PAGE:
Bahri, the National Shipping Company of Saudi Arabia, will take over ownership of the fleet of the Saudi Arabian Oil Co., now operated by the oil company’s subsidiary Vela in a deal said to be worth $1.3 billion.
The companies signed a memorandum of understanding in June to combine their fleets and the boards of both companies agreed to it last week. The deal is expected to be completed in November, but is subject to approvals by regulators and Bahri shareholders.
Vela plans to transfer to Bahri ownership of its entire fleet, which includes 14 very large crude carriers (VLCCs), a floating storage VLCC, one Aframax tanker, and four product tankers. In addition, Vela’s 800 seafarers and a number of its 120 shore staff will transfer to Bahri, which currently employs about 1,466 seafarers and 340 shore staff globally.
Before the merger, Bhari had a fleet of 17 VLCCs, 22 chemical tankers and four roll-on/roll-off ships, in addition to five dry bulk carriers, three chemical tankers and six multi-purpose general cargo ships that are under construction. The ro/ro vessels are used in a service that connects the East and Gulf Coast of North America with the Middle East, Mediterranean and Southeast Asia.
Under a 10-year contract, Bahri will become the exclusive provider of VLCC shipping services to Saudi Aramco for crude oil sold on a delivered basis. Saudi Aramco will continue to manage all crude oil marketing and sales directly with its customers. Vela currently manages the world's largest VLCC crude-oil transportation system,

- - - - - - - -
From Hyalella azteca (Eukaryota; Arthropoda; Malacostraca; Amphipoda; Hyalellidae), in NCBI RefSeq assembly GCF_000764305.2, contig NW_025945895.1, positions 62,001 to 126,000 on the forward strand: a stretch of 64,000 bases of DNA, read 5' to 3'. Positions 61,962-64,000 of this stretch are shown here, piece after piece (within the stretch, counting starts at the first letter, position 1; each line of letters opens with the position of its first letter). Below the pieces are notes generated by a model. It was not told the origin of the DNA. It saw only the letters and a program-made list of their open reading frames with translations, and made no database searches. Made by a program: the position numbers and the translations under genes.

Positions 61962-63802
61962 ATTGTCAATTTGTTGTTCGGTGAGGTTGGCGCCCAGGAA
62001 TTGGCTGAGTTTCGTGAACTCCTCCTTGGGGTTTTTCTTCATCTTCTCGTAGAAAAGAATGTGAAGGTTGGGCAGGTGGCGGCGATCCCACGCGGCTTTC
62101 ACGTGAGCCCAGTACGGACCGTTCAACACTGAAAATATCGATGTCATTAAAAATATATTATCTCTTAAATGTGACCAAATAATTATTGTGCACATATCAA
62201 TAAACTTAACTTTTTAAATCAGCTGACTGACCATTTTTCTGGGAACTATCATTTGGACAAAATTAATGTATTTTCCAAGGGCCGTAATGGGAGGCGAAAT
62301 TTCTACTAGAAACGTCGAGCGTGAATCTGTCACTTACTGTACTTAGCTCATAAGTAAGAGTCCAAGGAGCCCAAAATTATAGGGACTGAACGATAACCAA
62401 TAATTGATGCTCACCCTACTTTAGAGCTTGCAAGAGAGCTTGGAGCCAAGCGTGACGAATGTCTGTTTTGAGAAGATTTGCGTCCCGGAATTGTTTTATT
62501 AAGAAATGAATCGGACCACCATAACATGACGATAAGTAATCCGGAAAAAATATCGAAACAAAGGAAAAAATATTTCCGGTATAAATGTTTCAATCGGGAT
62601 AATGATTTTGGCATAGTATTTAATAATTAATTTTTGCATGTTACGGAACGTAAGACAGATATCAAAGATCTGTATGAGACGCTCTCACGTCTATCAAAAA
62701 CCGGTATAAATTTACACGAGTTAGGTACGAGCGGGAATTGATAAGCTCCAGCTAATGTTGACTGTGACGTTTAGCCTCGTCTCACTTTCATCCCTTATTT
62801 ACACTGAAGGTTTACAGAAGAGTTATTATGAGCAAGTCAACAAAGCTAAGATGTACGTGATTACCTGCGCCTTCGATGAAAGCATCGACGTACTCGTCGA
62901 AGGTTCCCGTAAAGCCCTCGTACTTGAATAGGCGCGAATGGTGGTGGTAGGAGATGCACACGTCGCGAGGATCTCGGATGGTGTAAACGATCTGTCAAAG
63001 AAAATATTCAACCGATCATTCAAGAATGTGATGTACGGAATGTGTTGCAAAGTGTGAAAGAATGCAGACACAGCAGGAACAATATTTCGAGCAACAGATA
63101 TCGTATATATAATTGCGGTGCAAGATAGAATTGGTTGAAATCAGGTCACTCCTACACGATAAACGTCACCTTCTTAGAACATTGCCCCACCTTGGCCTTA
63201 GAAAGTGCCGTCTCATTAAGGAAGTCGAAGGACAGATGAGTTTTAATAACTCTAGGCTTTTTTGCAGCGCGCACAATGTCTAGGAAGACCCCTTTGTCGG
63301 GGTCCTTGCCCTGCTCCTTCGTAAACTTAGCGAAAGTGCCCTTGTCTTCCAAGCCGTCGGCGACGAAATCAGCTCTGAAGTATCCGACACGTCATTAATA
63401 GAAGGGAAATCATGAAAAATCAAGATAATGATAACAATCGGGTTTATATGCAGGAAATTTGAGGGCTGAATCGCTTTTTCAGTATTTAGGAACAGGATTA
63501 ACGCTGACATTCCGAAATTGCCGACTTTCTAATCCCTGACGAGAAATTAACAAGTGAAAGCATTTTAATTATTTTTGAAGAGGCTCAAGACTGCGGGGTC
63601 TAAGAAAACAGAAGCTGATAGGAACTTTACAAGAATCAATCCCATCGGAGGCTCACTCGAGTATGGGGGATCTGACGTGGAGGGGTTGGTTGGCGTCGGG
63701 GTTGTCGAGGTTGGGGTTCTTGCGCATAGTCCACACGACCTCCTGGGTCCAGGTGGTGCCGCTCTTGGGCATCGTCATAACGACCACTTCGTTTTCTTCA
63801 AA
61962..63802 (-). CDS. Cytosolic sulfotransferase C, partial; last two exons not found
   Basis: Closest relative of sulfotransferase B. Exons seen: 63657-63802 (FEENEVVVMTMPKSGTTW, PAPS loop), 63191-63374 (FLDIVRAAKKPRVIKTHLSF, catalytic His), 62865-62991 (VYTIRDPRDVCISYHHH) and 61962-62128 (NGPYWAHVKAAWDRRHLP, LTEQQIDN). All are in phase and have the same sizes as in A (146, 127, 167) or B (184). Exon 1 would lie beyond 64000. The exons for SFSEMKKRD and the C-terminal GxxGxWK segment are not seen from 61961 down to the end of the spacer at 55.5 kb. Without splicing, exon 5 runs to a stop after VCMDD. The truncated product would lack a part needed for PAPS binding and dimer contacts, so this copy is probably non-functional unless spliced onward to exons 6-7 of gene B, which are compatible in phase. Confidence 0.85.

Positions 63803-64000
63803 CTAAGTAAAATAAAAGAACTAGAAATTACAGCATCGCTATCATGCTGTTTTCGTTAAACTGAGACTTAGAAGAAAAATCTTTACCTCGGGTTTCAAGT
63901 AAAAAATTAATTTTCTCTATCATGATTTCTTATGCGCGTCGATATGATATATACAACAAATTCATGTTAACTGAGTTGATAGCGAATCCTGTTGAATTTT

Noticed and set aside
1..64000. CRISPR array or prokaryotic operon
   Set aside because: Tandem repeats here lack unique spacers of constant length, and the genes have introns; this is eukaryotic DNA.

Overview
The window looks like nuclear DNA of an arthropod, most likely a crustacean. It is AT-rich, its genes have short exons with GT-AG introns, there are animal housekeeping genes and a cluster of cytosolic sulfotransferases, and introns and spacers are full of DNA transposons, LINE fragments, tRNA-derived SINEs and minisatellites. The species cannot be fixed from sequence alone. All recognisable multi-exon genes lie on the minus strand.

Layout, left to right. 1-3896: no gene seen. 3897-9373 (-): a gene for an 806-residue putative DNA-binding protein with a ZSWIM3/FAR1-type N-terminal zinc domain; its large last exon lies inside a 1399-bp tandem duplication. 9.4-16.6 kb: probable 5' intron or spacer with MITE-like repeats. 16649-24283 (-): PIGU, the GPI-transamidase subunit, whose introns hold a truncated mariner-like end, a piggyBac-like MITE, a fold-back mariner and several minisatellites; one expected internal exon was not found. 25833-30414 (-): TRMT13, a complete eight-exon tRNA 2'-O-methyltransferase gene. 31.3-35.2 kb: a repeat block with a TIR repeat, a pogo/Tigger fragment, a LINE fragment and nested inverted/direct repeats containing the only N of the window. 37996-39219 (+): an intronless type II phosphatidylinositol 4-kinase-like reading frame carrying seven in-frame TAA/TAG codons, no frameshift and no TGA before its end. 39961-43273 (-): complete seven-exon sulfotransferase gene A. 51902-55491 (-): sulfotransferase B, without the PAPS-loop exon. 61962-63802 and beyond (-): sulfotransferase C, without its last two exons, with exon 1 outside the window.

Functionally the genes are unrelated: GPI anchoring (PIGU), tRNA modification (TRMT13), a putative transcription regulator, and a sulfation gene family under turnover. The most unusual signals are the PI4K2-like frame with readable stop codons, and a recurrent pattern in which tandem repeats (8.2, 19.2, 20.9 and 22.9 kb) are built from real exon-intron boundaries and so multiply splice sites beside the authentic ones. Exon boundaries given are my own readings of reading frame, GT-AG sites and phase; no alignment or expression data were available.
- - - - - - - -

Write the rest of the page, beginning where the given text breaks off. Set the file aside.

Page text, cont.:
using the equivalent of more than 50 VLCCs on a full-time basis in
support of Saudi Aramco.
Bahri and Vela have also agreed to discuss terms of an interim arrangement to employ Bahri’s current VLCCs within Saudi Aramco’s existing crude oil VLCC transportation program, starting Jan. 1, until the long-term shipping contract becomes effective pursuant to the terms of the transaction agreements.
Bahri will pay 4.875 billion Saudi Riyal ($1.3 billion) to Vela-- 3.1 billion Saudi Riyal in cash and 78.75 million new Bahri shares which will represent a 20 percent holding in Bahri.
Bahri is considering raising the cash consideration through debt financing from a number of sources.
The company said the deal was a "transformational step” because it “significantly expands Bahri’s business, provides it with a stronger financial and commercial position and enhances its position as a global marine transport leader.
“The transaction enables Bahri to become a national shipping champion that can achieve Bahri and Saudi Aramco’s aspirations to localize and develop a strong national maritime industry and will put Bahri in a position to support the kingdom’s growing petroleum, chemical and manufacturing industries, and provide greater security in marine transportation,” the company added.
Bahri is a joint stock company listed on Tadawul, the stock exchange of Saudi Arabia. A presentation on the company's Website explained that at the end of March a public investment fund owned 28 percent of the shares and 72 percent were free float. - Chris Dupin